This episode of an arm and a leg was produced by me, Dan Weissmann, with help from Emily Pisacreta, and edited by Ellen Weiss. Big thanks this time to the novelist, journalist and activist Cory Doctorow, who has been writing about the antitrust revival for years, breaking down complex, technical stories in clear, accessible ways. Thanks to professor Spencer Waller from the Loyola University Chicago law school for talking about antitrust with me. And thanks to Dr. John Santa in Oregon– for sharing material he got via a public-records request to the state, and for his observations. Adam Raymonda is our audio wizard. Our music is by Dave Weiner and blue dot sessions. Extra music in this episode from Epidemic Sound. Gabrielle Healy is our managing editor for audience. She edits the first aid kit newsletter. Bea Bosco is our consulting director of operations. Sarah Ballama is our operations manager. And Armand a Leg is produced in partnership with KFF Health News. That’s a national newsroom producing in depth journalism about healthcare in America and a core program at KFF, an independent source of health policy research, polling and journalism. Zach Dyer is senior audio producer at KFF Health News. He’s editorial liaison to this show. And thanks to the Institute for Nonprofit News for serving as our fiscal sponsor, allowing us to accept tax exempt donations. You can learn more about INN at INN. org. Finally, thanks to everybody who supports this show financially– you can join in any time at arm and a leg show dot com, slash, support– and thanks for listening.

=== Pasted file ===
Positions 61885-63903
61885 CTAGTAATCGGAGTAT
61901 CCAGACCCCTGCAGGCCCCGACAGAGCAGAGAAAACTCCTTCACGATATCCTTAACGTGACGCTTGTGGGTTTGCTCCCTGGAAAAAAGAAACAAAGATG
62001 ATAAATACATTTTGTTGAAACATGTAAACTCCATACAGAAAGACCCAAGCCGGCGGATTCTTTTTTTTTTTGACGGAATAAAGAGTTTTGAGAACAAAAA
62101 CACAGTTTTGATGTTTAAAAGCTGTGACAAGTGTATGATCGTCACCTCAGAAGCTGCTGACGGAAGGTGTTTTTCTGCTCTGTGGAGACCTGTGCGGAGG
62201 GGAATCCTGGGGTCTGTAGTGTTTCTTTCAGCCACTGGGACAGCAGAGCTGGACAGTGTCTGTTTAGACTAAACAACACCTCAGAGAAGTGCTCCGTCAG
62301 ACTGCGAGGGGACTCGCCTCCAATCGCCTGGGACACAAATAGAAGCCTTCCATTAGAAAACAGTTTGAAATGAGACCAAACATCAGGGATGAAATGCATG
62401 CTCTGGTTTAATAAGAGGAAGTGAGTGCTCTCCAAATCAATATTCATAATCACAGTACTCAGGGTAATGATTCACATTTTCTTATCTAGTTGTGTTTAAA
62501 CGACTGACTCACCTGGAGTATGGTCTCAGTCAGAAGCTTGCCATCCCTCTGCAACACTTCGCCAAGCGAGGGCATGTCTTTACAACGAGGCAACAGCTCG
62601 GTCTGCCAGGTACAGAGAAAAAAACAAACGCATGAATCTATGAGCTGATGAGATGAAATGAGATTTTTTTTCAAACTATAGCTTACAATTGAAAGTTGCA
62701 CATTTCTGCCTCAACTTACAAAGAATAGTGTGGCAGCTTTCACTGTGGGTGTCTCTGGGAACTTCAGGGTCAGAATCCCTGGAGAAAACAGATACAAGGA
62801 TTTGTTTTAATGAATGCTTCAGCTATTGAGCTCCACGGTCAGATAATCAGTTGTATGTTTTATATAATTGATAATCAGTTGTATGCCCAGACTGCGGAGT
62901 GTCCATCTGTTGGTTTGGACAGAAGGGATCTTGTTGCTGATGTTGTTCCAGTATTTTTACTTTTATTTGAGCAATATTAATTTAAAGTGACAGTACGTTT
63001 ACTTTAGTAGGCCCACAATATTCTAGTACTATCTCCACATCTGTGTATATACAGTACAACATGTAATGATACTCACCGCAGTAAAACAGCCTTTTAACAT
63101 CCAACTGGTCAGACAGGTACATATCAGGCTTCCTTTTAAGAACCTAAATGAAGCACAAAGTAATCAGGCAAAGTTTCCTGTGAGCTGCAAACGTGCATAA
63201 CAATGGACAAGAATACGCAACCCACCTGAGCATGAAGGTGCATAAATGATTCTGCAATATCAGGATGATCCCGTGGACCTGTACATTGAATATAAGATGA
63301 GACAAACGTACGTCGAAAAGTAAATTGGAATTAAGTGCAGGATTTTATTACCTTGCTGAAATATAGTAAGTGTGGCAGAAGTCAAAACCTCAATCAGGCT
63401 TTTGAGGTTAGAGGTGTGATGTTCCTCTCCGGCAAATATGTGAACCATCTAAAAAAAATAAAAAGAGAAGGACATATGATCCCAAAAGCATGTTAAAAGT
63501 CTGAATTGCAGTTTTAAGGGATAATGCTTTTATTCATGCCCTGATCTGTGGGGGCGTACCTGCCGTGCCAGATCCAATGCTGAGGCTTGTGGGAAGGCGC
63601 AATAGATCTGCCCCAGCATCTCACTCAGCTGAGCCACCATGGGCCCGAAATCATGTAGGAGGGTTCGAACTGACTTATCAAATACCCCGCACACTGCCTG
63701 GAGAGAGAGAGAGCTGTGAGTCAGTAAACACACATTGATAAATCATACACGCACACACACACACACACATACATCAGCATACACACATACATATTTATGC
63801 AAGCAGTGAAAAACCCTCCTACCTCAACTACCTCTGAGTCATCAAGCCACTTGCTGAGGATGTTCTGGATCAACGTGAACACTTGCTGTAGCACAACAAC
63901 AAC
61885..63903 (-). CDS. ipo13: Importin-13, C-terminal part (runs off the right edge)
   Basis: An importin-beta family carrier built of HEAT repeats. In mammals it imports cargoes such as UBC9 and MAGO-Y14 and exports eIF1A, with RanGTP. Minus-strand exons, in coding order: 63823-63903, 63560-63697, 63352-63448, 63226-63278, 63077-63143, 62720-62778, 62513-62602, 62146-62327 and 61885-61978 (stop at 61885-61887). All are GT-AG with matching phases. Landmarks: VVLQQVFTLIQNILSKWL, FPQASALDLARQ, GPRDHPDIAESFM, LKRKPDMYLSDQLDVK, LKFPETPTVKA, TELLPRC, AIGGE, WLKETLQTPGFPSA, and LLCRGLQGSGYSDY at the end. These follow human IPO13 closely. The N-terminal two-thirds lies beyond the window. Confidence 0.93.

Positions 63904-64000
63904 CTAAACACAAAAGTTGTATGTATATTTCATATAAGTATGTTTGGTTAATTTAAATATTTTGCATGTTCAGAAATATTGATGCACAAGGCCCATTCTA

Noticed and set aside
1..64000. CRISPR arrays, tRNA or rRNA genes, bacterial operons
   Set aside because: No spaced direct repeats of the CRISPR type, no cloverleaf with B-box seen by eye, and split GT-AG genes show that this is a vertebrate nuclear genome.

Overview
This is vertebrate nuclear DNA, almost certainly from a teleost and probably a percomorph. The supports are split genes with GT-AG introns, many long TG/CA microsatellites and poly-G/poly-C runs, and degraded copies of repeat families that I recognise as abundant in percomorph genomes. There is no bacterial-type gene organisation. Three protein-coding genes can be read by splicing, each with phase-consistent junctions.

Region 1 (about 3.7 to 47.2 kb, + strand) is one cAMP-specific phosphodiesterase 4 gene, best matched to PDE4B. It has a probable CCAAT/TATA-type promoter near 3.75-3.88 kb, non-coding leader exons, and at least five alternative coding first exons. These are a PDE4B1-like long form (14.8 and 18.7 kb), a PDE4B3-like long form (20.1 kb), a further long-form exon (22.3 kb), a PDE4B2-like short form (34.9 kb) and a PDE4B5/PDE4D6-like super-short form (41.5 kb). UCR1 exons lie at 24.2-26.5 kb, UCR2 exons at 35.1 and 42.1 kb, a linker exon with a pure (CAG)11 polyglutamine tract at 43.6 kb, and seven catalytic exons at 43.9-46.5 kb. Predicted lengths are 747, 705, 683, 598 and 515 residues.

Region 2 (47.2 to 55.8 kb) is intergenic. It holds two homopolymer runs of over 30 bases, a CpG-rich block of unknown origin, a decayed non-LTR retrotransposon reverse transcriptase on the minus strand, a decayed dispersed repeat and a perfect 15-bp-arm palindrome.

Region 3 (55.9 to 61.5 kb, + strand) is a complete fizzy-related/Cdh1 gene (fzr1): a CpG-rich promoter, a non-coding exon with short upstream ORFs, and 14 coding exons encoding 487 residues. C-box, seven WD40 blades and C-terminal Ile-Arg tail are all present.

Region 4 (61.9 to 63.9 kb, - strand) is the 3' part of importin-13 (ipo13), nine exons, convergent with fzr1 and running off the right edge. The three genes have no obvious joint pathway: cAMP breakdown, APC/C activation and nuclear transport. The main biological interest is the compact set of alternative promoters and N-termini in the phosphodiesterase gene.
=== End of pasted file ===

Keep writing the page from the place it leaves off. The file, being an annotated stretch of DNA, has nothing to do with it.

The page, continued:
“An Arm and a Leg” is a co-production of KFF Health News and Public Road Productions.

To keep in touch with “An Arm and a Leg,” subscribe to the newsletter. You can also follow the show on Facebook and the social platform X. And if you’ve got stories to tell about the health care system, the producers would love to hear from you.

To hear all KFF Health News podcasts, click here.

And subscribe to “An Arm and a Leg” on Spotify, Apple Podcasts, Pocket Casts, or wherever you listen to podcasts.

This article was produced by KFF Health News, a national newsroom that produces in-depth journalism about health issues and is one of the core operating programs at KFF — the independent source for health policy research, polling, and journalism.